Spanish Grammar Lesson

The Present Perfect Tense

For Irregular Verbs

The Present Perfect Tense for irregular verbs has the same format as the Present Perfect for regular verbs. 
Recall that the Present Perfect Tense is a compound tense, because it requires an auxiliary verb, haber (to have)
and the past participle of the verb. As in English, the verb haber always comes before the present  participle.


Present tense of Haber             +          Past Participle


However, the key is to understand that certain verbs in Spanish maintain an irregular conjugation pattern.  
In this first set of irregular verbs, an “o” is dropped from the infinitive and replaced with “ue.”


For example, the verb volver (to return) is an irregular verb with an irregular conjugation in the Present Tense,
as well as for its Past Participle. This is evident in the following sentence:


Cada año, Rodrigo vuelve a su país para celebrar la Navidad.

(Each year, Rodrigo returns to his country to celebrate Christmas.)


In the above example, volver, an -er verb has the vowel “o” in the second to last syllable.  When it is conjugated
in the present tense, we changed the “o” into a “ue.”  Volver and other verbs in this class maintain the pattern of
converting the “o” to a “ue.”


The past participle for -ar and -er verbs that mirror volver will include two changes: In the penultimate syllable,
"o" is still changed to “ue.” However, the ending, or stem, also changes.  This transition is seen below:


Volver --à “v” + “ue” + lto  =  vuelto  (returned)


With this in mind, what follows is the conjugation for the Present Perfect for volver.


Yo he vuelto    (I have returned)                       nosotros hemos vuelto (we have returned)

tú has vuelto   (you have returned)                   ellos han vuelto (they have returned)

él ha vuelto     (he has returned)                       ellas han vuelto (they have returned)

ella ha vuelto  (she has returned)                     ustedes han vuelto (you have returned)

usted ha vuelto (you have returned)


Here is an example of volver in the Present Perfect Tense:


Cada año, Rodrigo ha vuelto a su país para celebrar la Navidad.

(Each year, Rodrigo has returned to his country to celebrate Christmas.)


Other examples of this class of irregular verbs are as follows:


Infinitive                                Present Indicative                Past Participle                       Present Perfect


Morirse (to die)            me muero                    muerto                         me he muerto

                                    (I die)                           (died)                           (I have died)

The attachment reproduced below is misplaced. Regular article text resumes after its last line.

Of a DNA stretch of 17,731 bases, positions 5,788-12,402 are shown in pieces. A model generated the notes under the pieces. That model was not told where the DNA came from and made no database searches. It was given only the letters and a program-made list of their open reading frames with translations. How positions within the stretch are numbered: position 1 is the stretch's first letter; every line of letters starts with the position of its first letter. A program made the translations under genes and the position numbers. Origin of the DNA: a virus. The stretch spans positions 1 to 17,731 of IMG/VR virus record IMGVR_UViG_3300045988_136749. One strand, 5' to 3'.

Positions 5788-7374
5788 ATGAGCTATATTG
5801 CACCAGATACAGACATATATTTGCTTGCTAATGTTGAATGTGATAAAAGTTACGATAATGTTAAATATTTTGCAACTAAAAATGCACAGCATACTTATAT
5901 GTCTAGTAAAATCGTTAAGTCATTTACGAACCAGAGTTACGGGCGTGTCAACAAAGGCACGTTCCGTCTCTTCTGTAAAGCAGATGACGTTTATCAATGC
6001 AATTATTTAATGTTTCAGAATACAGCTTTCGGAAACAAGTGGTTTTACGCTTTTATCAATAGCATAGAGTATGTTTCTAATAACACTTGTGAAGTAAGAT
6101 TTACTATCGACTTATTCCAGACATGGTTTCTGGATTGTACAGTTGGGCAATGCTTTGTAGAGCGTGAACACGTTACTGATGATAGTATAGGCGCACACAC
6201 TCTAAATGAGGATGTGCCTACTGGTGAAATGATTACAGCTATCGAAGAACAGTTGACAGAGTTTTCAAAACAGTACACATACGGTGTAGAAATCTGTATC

Ponerse (to put/place)  me pongo                    puesto                          me he puesto

                                    (I put on)                      (put)                             (I have put on)


Although the present tense of ponerse, does not follow the conversion from “o” to “ue,” the conversion
already described does occur in the past participle.


Here are a few more examples:


Mariana y yo hemos vuelto de la playa.

(Mariana ad I have returned from the beach.)


Se ha muerto el hermano de Julio.

(Julio’s brother has died.)


Ellos se han puesto en la fila.

(They have placed themselves on the line.]


*It should be noted that the verb volar (to fly) should not be confused with volver (to return). 
Although volar is an irregular verb in the present indicative tense, its Past Participle volado
(flown) is not irregular. Therefore, volar in the Present Perfect Tense also has a regular conjugation.


For example:


Vuelo a la capital hoy.

(I fly to the capital today.)


Roberto ha volado a la capital hoy.

(Roberto has flown to the capital today.)


The conjugation of volar in the Present Perfect Tense mirrors regular -ar verbs.


See the following comparison:


He volado.                               He hablado.

(I have flown)                           (I have spoken)


The above distinction is an important one. In Spanish there are verbs that are usually irregular,
but that are conjugated as regular verbs in the Present Perfect Tense because their past participle is regular.


What follows are a few examples of this:


Infinitive Verb                       Present Indicative                Past Participle       Present Perfect

                                                (irregular)                               (regular)                 (regular)


Dolerse                        me duele                      dolido              Me ha dolido

(to hurt)                        (it hurts me)                  (hurt)                (It has hurt me.)


Pedir                           pides                            pedido             Tú has pedido

(to ask for)                   (you ask for)                 (asked)             (You have asked for)


Seguir                          Ella sigue                    seguido            Ella ha seguido